The IRS rejects an e-filed tax return that does not pass the validity checks and sends the customer an electronic notification, referred to as an “e-file acknowledgement file,” that lists the error(s) by the code(s) that caused the tax return to reject.  A reject code is a unique numeric reference assigned to each of the more than 600 possible errors that will cause the IRS to reject (i.e., not accept for processing) an e‑filed tax return.  The customer is responsible for correcting the error(s).  Once notified of an error, the customer has to correct the tax return and resubmit it via e-file, submit it by paper tax return, or not file it at all.  More than 6.8 million (8.5 percent) of the nearly 80 million e-filed tax returns for Tax Year 2006 were rejected.  More than 5.4 million of the approximately 6.8 million tax returns were corrected and successfully e-filed.  Figure 1 presents a breakdown of Tax Year 2006 rejected e‑filed tax returns.

Figure 1:  Tax Year 2006 Rejected E-Filed Tax Returns and Filing Method Subsequently Used to Resubmit the Tax Return

Tax Returns Rejected and Successfully E-filed

 

5,460,763

 

80%

Preparer

 

 

3,156,124 (58%)

 

Online Filer

 

 

2,304,639 (42%)

 

Tax Returns Rejected and Ultimately Filed via Paper

 

806,839

 

12%

Preparer

 

 

392,651 (49%)

 

Online Filer

 

 

414,188 (51%)

 

Tax Returns Rejected and Never Filed

 

593,842

 

9%

Total E-filed Tax Returns Rejected

 

6,861,444

 

100%[5]

Source:  Our analysis of Tax Year 2006 e-filed tax returns on the IRS Individual Return Transaction File.

Correcting a reject condition(s) can require multiple resubmissions of the e-filed tax return.  Figure 2 provides a breakdown of the number of times rejected tax returns were rejected. 

Figure 2:  Number of Times Each Rejected E-filed Tax Year 2006
Return Was Rejected

Number of Times a Tax Return Was Rejected

Total

Percentage

Once

5,399,487

79%

Twice

969,569

14%

Three Times

291,308

4%

Four Times

108,580

2%

Five or More Times

92,500

1%

Total Tax Year 2006 Returns Rejected From E‑file

6,861,444

100%

Source:  Our analysis of Tax Year 2006 e-filed tax returns on the Individual Return Transaction File.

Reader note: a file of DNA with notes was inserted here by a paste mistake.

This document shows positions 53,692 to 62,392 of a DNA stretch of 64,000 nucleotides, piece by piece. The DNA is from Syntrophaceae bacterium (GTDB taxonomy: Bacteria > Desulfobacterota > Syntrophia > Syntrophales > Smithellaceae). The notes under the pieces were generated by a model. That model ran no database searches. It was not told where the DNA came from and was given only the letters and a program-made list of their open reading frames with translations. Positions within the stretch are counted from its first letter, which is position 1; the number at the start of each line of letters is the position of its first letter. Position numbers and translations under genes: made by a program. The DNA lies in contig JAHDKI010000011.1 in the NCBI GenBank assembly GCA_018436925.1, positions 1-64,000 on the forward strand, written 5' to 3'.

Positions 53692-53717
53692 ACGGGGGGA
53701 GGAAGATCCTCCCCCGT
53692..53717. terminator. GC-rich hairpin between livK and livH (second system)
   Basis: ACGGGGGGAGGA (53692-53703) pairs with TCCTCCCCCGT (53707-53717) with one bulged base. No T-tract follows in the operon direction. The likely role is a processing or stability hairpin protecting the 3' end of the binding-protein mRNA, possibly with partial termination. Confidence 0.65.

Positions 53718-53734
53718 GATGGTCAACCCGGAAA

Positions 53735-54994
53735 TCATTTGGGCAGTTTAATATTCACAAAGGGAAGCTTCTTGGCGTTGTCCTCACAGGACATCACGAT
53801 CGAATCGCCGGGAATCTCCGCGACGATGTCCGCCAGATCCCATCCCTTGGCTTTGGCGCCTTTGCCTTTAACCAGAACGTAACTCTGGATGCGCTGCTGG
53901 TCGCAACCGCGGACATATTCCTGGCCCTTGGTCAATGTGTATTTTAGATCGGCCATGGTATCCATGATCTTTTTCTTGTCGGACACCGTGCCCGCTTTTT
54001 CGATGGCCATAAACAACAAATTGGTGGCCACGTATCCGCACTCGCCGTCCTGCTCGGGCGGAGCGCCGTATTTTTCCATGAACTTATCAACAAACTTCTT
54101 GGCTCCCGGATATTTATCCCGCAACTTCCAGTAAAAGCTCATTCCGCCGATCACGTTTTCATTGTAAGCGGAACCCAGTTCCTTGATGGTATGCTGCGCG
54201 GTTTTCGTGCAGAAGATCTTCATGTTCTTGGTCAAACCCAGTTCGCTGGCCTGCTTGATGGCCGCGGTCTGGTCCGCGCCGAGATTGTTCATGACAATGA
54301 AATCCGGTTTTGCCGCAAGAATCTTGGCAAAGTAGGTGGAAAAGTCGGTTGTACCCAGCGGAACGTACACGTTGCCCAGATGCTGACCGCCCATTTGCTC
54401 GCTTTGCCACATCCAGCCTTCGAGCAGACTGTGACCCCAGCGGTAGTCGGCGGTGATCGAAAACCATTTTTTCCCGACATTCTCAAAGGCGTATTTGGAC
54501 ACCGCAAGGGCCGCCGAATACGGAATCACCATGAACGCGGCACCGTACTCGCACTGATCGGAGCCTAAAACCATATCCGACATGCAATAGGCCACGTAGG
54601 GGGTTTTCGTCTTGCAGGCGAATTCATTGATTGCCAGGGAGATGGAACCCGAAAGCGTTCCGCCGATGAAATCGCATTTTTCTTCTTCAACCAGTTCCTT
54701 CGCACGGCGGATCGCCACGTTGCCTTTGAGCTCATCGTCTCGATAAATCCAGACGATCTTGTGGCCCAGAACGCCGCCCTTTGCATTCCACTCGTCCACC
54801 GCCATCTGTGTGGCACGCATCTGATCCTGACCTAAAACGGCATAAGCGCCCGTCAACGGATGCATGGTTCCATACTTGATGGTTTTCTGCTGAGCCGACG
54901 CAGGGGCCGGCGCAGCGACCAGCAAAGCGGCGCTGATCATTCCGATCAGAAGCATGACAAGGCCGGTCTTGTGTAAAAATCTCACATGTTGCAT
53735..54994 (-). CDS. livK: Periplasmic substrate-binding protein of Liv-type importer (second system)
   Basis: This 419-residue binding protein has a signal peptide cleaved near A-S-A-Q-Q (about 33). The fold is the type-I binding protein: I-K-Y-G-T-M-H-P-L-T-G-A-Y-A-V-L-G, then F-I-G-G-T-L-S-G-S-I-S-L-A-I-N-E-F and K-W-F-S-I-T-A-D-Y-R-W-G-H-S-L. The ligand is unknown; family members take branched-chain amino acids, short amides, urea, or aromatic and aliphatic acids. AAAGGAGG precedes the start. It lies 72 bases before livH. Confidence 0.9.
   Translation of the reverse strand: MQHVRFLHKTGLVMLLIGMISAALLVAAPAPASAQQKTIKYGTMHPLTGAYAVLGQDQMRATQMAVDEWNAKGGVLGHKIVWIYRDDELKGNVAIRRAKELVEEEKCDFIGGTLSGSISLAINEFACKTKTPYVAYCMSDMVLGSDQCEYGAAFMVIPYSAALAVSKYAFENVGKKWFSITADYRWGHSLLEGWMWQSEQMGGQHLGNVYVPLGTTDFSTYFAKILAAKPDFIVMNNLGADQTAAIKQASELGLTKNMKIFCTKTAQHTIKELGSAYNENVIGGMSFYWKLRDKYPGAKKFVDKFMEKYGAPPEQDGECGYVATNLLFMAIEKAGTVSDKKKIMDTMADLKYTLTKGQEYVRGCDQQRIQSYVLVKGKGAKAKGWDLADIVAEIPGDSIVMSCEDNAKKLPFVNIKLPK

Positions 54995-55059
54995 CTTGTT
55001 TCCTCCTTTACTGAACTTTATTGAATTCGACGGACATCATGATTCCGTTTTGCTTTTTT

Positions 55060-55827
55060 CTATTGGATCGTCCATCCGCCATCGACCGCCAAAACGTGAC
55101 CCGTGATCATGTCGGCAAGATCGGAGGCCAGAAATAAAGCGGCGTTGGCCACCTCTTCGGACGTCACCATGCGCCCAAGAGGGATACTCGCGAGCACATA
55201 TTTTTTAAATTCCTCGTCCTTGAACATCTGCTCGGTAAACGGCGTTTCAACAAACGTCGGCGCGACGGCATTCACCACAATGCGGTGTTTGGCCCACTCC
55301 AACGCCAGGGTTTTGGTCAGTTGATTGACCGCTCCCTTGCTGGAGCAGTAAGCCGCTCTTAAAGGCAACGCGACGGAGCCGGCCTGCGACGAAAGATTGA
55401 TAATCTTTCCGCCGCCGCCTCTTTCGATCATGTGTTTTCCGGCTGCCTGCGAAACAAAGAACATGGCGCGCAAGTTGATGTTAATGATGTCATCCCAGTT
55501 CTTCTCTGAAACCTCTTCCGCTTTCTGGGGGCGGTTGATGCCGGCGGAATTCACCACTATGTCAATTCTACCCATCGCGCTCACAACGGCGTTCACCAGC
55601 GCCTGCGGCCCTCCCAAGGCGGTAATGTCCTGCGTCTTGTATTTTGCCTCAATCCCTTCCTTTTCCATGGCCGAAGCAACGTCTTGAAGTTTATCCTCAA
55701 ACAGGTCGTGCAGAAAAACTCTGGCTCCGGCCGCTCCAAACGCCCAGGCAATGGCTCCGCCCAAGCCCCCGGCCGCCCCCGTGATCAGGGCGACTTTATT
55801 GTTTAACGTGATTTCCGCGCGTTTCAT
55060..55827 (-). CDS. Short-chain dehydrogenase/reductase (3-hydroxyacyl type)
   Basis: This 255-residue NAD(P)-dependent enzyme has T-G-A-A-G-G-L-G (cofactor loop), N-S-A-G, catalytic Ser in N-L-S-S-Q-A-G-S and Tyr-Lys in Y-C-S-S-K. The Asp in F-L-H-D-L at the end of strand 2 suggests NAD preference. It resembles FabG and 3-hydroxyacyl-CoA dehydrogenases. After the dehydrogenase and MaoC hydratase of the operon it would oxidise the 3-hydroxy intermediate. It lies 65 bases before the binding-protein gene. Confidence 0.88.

Members of the American Institute of Certified Public Accountants raised concerns about the assistance provided by the IRS when an e-filed tax return is rejected.  Although use of e‑file allows tax practitioners to prepare and submit a tax return in an electronic environment, if the tax return is rejected, they are required to manually research publications and/or contact the IRS by telephone to obtain information on how to correct the reject condition(s).  They noted that the manual steps required to resolve the problem are often burdensome.  As a result, they sometimes simply abandon e-file and file a paper tax return.

This review was performed in the Electronic Products and Services Support function, which is under the Customer Account Services organization located in the Wage and Investment Division Headquarters in Atlanta, Georgia, and at the Chief Information Officer E-file Systems office and Portal Program Management office in New Carrollton, Maryland, during the period October 2007 through March 2008.  We conducted this performance audit in accordance with generally accepted government auditing standards.  Those standards require that we plan and perform the audit to obtain sufficient, appropriate evidence to provide a reasonable basis for our findings and conclusions based on our audit objective.  We believe that the evidence obtained provides a reasonable basis for our findings and conclusions based on our audit objective.  Detailed information on our audit objective, scope, and methodology is presented in Appendix I.  Major contributors to the report are listed in Appendix II.

 

 

Results of Review

 

A Self-Assistance Option to Resolve Rejected Electronic Tax Returns Would Reduce Taxpayer Burden and Save Resources

When a paper tax return contains an error, the IRS sends a notice to the customer explaining the error and how to correct it.  However, when an e-filed tax return contains an error, the e-file acknowledgement file sent to the customer does not provide a solution for correcting the error.  If the customer owns tax preparation software that does not provide information needed to address the error,[6] the customer has to review an IRS publication, research IRS.gov (the public IRS web site), and/or call an IRS toll-free telephone assistance line to obtain a detailed description of what caused the reject condition and how to correct it.

Figure 3 shows the self-assistance options the IRS currently offers customers.  None of the options provide the customer with a description of how to correct an error.  For that, the customer must call an IRS toll-free telephone assistance line.

Figure 3:  Self-Assistance Options That the IRS Currently Offers to Customers

 

Describes Reject Condition?

Describes How to Correct Reject Condition?

Available Resources

Description

Yes

No

Yes

No

E-file Acknowledgement File (Legacy System)

Through electronic notification sent to the preparer, provides the specific reject code(s) relating to the error(s) on the tax return. 

 

X[7]

 

X

Publication 1346[8]

Provides a list of numeric reject codes and descriptions of errors.

X

 

 

X

IRS.gov

Provides a list of reject codes and descriptions that can be scrolled through.

X

 

 

X

Source:  Our research and interviews with IRS officials.